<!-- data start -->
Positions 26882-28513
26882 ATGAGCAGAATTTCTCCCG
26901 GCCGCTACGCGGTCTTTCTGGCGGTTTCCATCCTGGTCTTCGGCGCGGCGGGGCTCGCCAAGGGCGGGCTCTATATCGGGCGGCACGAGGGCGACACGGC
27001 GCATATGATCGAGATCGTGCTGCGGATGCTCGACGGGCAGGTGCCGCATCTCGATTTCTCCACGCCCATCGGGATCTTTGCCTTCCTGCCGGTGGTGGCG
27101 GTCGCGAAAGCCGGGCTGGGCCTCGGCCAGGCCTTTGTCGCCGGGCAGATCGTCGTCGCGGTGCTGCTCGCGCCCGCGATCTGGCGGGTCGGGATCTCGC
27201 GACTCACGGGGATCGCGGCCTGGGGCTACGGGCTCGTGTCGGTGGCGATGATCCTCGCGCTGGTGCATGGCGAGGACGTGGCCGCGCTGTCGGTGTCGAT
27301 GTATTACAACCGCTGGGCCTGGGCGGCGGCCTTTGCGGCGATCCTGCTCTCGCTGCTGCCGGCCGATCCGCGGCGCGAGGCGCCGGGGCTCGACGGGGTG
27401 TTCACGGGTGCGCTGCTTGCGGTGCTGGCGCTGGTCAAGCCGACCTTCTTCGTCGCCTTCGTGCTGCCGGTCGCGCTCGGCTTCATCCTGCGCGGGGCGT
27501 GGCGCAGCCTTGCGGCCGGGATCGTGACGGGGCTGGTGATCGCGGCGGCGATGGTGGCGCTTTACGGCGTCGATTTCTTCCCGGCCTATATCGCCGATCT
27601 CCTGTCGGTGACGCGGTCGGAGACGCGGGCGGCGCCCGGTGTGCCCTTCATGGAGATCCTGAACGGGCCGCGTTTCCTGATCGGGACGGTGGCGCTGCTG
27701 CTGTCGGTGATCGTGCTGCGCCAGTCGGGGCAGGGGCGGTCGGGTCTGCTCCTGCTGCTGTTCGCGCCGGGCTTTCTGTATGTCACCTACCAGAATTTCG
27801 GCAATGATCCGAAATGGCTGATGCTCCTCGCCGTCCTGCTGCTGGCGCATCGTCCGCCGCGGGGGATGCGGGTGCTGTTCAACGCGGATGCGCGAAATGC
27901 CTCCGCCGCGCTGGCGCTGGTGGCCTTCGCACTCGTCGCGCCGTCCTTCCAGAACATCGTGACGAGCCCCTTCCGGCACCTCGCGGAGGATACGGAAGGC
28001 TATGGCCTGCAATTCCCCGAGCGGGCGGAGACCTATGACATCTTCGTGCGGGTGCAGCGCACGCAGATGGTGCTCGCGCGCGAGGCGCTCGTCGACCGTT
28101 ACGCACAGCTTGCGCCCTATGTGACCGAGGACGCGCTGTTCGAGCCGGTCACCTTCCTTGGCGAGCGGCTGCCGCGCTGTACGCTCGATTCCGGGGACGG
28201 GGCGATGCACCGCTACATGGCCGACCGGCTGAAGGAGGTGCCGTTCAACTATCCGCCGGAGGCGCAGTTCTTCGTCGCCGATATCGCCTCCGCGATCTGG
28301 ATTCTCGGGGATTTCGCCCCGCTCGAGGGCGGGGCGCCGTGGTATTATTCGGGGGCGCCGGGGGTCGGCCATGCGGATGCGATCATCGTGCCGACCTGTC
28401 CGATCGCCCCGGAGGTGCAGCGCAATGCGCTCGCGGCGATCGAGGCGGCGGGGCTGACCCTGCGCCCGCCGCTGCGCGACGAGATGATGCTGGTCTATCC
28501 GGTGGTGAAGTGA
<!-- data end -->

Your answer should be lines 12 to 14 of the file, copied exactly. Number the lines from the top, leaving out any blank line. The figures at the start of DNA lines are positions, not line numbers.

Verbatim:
27801 GCAATGATCCGAAATGGCTGATGCTCCTCGCCGTCCTGCTGCTGGCGCATCGTCCGCCGCGGGGGATGCGGGTGCTGTTCAACGCGGATGCGCGAAATGC
27901 CTCCGCCGCGCTGGCGCTGGTGGCCTTCGCACTCGTCGCGCCGTCCTTCCAGAACATCGTGACGAGCCCCTTCCGGCACCTCGCGGAGGATACGGAAGGC
28001 TATGGCCTGCAATTCCCCGAGCGGGCGGAGACCTATGACATCTTCGTGCGGGTGCAGCGCACGCAGATGGTGCTCGCGCGCGAGGCGCTCGTCGACCGTT